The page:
The 6-Week Options Trading Kickstarter: Options Pricing Basics
Steve Smith breaks down the basics of options pricing.
If a volatility-inducing event like an earnings report is anticipated, implied volatility will revert back to the mean after the event. But if there is unanticipated news like a surprise FDA ruling on a drug, IV will spike.
With Fusion set to report earnings on August 9, expect implied volatility to start to creep up in coming weeks -- and then expect it to drop back towards 50%, or close to historical volatility, immediately following the report.
One site that offers an option calculator and historical and implied volatility readings over various time periods is iVolatility.com.
Time Is Square, Man
There’s a basic math formula used in the Black-Scholes model that is a good starting point for understanding the rate of decline in an option’s value due to the passage of time (also known as time decay or theta). Basically, we use the square root of time to calculate and plot time decay. The math involved in the nitty-gritty of evaluating theta can be extremely complex, so focus on this: Time decay accelerates as expiration approaches, meaning that theta is defined on a slope.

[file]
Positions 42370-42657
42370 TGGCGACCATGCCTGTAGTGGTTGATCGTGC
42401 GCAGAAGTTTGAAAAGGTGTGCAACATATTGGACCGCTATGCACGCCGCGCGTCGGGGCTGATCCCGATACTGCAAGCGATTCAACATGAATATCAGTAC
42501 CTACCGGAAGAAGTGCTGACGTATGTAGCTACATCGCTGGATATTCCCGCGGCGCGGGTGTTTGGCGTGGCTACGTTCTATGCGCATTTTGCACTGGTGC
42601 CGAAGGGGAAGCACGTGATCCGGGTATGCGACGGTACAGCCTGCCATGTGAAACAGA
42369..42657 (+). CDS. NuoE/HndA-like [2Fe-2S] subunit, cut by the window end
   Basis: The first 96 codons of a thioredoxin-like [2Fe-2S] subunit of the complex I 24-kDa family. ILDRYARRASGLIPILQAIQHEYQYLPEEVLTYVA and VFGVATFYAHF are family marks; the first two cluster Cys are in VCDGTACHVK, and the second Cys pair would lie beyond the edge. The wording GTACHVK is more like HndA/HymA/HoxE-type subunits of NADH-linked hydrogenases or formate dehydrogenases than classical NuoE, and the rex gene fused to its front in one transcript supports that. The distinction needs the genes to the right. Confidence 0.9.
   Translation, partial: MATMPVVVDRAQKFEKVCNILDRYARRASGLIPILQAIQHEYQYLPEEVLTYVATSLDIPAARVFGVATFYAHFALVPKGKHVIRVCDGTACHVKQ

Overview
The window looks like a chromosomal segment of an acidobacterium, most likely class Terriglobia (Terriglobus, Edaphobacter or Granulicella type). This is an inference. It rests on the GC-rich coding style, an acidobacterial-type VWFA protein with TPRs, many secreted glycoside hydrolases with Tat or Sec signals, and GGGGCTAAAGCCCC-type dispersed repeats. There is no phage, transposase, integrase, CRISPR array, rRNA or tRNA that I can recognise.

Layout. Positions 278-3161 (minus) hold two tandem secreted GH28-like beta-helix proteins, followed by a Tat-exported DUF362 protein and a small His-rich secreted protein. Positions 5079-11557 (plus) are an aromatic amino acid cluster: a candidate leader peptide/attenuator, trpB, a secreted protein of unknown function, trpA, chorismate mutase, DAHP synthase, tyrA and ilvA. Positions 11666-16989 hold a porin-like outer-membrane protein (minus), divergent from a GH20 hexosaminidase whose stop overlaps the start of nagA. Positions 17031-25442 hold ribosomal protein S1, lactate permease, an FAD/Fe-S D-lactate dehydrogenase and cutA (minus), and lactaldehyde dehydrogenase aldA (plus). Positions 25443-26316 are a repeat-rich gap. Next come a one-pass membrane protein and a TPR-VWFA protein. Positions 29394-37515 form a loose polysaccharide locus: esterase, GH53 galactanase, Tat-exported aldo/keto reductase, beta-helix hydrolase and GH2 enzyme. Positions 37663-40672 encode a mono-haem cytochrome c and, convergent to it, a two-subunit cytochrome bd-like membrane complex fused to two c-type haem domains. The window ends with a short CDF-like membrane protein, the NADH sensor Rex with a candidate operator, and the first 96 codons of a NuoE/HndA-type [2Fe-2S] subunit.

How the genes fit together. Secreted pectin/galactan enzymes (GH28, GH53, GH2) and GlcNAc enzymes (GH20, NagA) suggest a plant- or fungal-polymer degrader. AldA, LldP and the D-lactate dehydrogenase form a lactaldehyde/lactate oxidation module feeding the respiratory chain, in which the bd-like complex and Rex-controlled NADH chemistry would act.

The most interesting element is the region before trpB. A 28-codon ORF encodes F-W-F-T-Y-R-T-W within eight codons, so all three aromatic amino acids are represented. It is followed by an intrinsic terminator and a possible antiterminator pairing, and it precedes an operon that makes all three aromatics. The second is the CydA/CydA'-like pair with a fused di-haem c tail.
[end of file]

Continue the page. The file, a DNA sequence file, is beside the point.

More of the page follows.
For example, if a 30-day option is valued at $1.00, then the 60-day option would be calculated as $1 times the square root of 2 (2 because there is twice as much time remaining). So all else being equal, the value of the 60-day option is $1.41, or $1 times 1.41 (1.41 is the square root of 2). A 90-day option would be $1 times the square root of 3 (3 because there is three times as much time remaining) for an option value of $1.73. (1.71 is the square root of 3).
The information on this website solely reflects the analysis of or opinion about the performance of securities and financial markets by the writers whose articles appear on the site. The views expressed by the writers are not necessarily the views of Minyanville Media, Inc. or members of its management. Nothing contained on the website is intended to constitute a recommendation or advice addressed to an individual investor or category of investors to purchase, sell or hold any security, or to take any action with respect to the prospective movement of the securities markets or to solicit the purchase or sale of any security. Any investment decisions must be made by the reader either individually or in consultation with his or her investment professional. Minyanville writers and staff may trade or hold positions in securities that are discussed in articles appearing on the website. Writers of articles are required to disclose whether they have a position in any stock or fund discussed in an article, but are not permitted to disclose the size or direction of the position. Nothing on this website is intended to solicit business of any kind for a writer's business or fund. Minyanville management and staff as well as contributing writers will not respond to emails or other communications requesting investment advice.
Copyright 2011 Minyanville Media, Inc. All Rights Reserved.